Chapter no 21

The Inheritance Games (The Inheritance Games, 1)

You read my letter.” Jameson Hawthorne slid into the back seat of the SUV beside me. Oren had already given me the rundown on the security features of the car. The windows were bulletproof and heavily tinted, and Tobias Hawthorne had owned multiple identical SUVs for times when decoys were needed.

Going to Heights Country Day School apparently wasn’t one of them. “Xander need a ride?” Oren asked from the driver’s seat, catching

Jameson’s eyes in the mirror.

“Xan goes to school early on Fridays,” Jameson said. “Extracurricular activity.”

In the mirror, Oren’s gaze shifted to me. “You okay having company?”

Was I okay in close quarters with Jameson Hawthorne, who’d stepped out of a fireplace and into my bedroom the night before? He touched my face—

“It’s fine,” I told Oren, squelching the memory.

Oren turned the key in the ignition and then cast a glance back over his shoulder. “She’s the package,” he told Jameson. “If there’s an incident…”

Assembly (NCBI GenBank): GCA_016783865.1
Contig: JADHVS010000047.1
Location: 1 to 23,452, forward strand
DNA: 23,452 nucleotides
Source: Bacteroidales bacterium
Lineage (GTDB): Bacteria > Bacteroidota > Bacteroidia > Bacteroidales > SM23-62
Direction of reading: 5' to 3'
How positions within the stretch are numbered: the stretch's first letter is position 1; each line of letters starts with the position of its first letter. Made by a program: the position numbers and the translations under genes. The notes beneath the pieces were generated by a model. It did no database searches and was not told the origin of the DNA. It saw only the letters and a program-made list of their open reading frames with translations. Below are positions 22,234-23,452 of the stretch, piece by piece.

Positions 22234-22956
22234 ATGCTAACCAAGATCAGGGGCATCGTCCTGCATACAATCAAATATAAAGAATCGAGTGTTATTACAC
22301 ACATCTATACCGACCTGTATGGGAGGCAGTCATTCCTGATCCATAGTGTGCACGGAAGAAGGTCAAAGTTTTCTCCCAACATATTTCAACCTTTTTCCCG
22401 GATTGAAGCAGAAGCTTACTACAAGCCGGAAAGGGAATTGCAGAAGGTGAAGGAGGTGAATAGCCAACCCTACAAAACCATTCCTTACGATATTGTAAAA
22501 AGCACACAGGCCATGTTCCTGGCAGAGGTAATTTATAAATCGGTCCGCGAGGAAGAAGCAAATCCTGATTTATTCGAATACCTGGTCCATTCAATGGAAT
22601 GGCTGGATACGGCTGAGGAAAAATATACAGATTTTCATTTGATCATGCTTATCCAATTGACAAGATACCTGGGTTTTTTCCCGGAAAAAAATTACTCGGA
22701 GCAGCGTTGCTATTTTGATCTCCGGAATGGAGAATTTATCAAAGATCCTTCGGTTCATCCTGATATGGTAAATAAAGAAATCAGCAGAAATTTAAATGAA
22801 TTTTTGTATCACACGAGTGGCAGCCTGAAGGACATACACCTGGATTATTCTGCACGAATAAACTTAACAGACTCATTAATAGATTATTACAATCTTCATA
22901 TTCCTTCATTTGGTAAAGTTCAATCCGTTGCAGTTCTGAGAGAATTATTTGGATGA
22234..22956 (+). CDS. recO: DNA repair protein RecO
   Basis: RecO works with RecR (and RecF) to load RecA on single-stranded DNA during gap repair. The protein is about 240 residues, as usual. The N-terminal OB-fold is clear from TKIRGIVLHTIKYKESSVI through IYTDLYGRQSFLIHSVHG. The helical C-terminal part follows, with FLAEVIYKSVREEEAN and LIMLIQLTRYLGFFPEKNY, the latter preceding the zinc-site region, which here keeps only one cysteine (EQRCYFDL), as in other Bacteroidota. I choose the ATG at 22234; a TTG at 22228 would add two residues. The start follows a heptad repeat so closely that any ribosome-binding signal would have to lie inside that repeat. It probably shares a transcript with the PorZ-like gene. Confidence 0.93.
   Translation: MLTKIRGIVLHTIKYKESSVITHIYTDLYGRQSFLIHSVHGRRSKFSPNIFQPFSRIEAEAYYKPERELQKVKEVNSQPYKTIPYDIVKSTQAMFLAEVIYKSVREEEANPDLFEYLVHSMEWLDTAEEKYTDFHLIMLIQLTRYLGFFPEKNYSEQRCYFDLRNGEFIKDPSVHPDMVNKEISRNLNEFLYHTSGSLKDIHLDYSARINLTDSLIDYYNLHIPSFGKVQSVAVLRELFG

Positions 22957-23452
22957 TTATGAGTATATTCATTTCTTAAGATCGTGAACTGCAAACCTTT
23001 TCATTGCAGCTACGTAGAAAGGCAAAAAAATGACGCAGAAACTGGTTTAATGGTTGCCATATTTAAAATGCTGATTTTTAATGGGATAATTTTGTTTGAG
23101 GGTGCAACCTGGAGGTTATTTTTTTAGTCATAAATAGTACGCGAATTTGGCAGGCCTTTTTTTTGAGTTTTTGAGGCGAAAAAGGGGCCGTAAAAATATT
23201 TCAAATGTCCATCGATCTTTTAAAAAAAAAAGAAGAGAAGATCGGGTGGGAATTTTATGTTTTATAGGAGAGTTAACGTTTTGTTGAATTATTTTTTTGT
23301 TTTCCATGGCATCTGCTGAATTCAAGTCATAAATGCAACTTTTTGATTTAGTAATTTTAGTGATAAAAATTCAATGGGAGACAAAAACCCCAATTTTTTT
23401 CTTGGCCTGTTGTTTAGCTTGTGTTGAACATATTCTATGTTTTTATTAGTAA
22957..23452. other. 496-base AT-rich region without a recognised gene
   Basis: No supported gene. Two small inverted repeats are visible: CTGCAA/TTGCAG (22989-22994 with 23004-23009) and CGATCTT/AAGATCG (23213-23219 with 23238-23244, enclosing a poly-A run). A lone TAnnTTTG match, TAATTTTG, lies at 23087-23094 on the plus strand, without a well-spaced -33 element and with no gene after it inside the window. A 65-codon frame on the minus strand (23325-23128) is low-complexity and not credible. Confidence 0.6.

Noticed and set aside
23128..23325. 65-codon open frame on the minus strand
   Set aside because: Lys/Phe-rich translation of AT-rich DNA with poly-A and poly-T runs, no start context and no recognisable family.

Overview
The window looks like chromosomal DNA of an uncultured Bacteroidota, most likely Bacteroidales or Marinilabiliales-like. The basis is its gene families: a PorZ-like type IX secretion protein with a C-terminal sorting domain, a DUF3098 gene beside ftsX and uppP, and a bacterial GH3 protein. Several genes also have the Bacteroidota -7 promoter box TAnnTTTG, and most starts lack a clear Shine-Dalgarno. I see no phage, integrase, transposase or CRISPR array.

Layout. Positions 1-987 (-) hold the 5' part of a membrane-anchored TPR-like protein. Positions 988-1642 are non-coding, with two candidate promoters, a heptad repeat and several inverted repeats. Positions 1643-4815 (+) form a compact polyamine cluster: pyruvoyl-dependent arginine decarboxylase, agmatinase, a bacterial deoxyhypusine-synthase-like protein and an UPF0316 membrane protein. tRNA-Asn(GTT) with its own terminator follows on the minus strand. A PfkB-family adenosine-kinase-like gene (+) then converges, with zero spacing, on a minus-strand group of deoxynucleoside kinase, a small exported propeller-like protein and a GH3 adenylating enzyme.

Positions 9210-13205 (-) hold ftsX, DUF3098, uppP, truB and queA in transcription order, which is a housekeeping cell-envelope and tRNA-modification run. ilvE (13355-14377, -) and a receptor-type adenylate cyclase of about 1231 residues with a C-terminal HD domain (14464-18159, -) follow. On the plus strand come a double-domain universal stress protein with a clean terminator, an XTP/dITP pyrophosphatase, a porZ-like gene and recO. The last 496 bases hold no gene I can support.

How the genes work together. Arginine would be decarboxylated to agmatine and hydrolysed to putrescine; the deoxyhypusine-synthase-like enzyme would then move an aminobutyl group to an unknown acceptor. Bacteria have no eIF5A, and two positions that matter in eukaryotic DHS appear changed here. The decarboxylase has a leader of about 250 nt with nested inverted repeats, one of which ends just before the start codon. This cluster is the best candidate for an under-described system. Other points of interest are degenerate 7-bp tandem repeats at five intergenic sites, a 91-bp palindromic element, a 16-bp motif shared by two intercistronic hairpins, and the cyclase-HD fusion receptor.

“You save her first,” Jameson finished. He kicked a foot up on the center console and reclined against the door. “Grandfather always said Hawthorne males have nine lives. I can’t possibly have burned through more than five of mine.”

Oren turned back to the front and put the car in drive, and then we were off. Even through the bulletproof windows, I could hear the minor roar that went up when we passed outside the gates. Paparazzi. There’d been at least a dozen before. Now there were twice that number—maybe more.

I didn’t let myself dwell on that for long. I looked away from the reporters—and toward Jameson. “Here.” I reached into my bag and handed him my letter.

“I showed you mine,” Jameson said, playing the double entendre for all it was worth. “You show me yours.”

“Shut up and read.”

He did. “That’s it?” he asked when he was done. I nodded.

“Any idea what he’s apologizing for?” Jameson asked. “Any great and anonymous wrongs in your past?”

“One.” I swallowed and broke eye contact. “But unless you think your grandfather is responsible for my mom having an extremely rare blood type and ending up way too low on the transplant list, he’s probably in the clear.”

I’d meant that to sound sarcastic, not raw.